Portion control is the key to managing your food intake when eating out. For many people, eating out is an excuse to overeat. When you have diabetes, overeating can easily lead to high blood sugar levels and unwanted calories that, over time, add pounds and increase your risk of diabetes-related complications. Learning some simple portion control methods can help you keep your blood sugar in check along with your waistline. Try one or more of these 7 tips the next time you eat out.
1. Think about portion control before you leave home.
We often overeat when dining out because we are overly hungry. Snack on a few veggies before you leave home to take the edge off your hunger. This will help you feel less hungry when you order your food and make better decisions about how much to eat.
2. Eat slowly and savor your food.
Modest portions can be even more satisfying than large portions because you really try to enjoy the food. Eating quickly almost always leads to overeating because you have consumed the food before your stomach registers a feeling of fullness.
3. Practice the plate method.
The plate method divides a small dinner plate into one half non-starchy vegetables (broccoli, cauliflower, green beans, etc.) and the other half divided between protein (lean meat or poultry, chicken, fish or meat substitutes) and starchy foods (rice, bread, pasta, potatoes, beans, corn, etc.). When you eat what is on your plate, you are finished.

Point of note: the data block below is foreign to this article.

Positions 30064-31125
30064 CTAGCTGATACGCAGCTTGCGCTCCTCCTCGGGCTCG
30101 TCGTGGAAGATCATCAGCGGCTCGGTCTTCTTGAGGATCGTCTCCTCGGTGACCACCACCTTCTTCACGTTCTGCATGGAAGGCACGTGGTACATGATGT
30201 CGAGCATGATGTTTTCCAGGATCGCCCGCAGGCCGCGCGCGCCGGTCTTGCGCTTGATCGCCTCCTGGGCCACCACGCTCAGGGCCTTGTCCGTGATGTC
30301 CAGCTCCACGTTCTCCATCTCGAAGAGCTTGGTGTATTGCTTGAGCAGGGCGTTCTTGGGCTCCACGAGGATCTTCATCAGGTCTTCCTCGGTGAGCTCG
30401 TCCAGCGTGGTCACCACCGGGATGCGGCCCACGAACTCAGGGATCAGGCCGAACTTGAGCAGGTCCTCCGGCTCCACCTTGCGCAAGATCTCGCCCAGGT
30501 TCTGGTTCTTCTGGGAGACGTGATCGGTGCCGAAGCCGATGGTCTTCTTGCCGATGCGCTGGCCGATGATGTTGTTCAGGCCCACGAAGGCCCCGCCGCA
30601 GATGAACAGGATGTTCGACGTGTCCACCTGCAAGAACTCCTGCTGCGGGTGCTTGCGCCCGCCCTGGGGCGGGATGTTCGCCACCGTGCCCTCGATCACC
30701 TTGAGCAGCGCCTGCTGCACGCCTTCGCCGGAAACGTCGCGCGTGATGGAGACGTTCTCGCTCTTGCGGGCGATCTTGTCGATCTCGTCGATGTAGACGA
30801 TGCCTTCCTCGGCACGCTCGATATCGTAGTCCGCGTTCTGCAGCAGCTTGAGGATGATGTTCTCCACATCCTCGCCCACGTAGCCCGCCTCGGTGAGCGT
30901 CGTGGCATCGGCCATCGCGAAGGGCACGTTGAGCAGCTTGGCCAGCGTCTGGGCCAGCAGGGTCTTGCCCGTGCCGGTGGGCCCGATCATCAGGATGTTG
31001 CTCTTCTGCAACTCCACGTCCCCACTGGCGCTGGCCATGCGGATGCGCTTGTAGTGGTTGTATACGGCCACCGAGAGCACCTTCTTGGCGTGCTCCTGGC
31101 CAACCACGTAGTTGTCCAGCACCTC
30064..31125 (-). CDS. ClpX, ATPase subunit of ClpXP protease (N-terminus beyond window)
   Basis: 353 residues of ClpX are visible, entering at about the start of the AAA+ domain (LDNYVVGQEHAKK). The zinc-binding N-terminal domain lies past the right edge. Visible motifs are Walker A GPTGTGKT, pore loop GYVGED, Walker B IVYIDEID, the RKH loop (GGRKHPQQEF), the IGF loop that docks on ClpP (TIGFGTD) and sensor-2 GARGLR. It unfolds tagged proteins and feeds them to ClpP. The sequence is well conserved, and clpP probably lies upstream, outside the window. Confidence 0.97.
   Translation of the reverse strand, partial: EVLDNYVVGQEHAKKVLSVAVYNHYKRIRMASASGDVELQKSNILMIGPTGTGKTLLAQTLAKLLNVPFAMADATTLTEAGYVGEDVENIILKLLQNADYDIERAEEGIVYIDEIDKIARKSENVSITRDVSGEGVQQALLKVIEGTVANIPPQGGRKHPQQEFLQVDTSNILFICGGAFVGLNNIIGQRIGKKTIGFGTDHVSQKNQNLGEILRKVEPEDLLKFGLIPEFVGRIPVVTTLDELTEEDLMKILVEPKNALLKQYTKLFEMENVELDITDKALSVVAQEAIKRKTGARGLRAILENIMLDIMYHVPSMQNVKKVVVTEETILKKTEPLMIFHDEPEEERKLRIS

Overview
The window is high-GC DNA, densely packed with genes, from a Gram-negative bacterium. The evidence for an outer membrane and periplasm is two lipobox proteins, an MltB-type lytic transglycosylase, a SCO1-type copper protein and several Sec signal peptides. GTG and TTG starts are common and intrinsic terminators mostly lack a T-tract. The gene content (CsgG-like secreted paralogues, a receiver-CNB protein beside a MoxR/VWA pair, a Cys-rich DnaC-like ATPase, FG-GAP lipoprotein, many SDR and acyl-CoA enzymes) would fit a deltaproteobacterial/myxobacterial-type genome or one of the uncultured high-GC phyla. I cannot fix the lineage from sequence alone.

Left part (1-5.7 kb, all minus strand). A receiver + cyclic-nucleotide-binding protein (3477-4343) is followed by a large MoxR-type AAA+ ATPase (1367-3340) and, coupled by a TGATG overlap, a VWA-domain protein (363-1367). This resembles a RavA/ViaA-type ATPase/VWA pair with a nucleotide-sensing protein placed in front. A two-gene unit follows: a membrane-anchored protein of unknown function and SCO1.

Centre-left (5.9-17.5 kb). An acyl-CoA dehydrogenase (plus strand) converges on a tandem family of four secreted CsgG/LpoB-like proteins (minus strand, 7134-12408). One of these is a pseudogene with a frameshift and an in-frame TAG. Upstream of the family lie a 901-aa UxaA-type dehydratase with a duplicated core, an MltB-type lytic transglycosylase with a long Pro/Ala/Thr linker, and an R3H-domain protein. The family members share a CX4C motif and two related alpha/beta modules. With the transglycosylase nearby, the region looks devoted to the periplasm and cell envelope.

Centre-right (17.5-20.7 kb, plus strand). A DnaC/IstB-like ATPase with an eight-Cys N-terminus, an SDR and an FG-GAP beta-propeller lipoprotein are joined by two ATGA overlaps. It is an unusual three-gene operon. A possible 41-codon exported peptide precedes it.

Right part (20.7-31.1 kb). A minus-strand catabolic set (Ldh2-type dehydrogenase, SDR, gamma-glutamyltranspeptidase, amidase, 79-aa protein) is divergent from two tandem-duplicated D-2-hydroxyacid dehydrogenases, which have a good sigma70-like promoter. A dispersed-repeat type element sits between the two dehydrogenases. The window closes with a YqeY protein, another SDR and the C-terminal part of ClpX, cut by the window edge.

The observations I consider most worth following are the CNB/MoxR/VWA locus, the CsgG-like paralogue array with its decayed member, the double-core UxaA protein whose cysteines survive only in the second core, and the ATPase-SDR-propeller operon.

4. Learn your serving sizes.
The recommended serving for raw vegetables is about one cup or the size of your fist. A single serving of meat is about 3 ounces, or about the size of a deck of cards. A single serving of cooked pasta is one cup or about the size of a tennis ball.
5. Split your meal in half.
This is especially helpful when going to restaurants that offer big portions. Before you even take the first bite, divide the meal in half. Take it home for another meal or share it with a friend.
6. Avoid restaurants that offer family or buffet-style meals.
Do not tempt yourself with all-you-can-eat offers. Even unlimited trips to the salad bar can be hazardous to your blood sugar control.
7. Keep a food diary of what you eat when dining out.
Writing down what you eat makes you much more aware of how much you are consuming and will act as a reference for keeping you in check for your next meal out.
Calorie count is a helpful online tool for people with type 1 diabetes and others that allows you to quickly count carbohydrates and see the specific nutritional values of thousands of different foods. Simply name the food you want to learn about and Calorie Count gives you instant access to all of the nutrition information of that food in one place.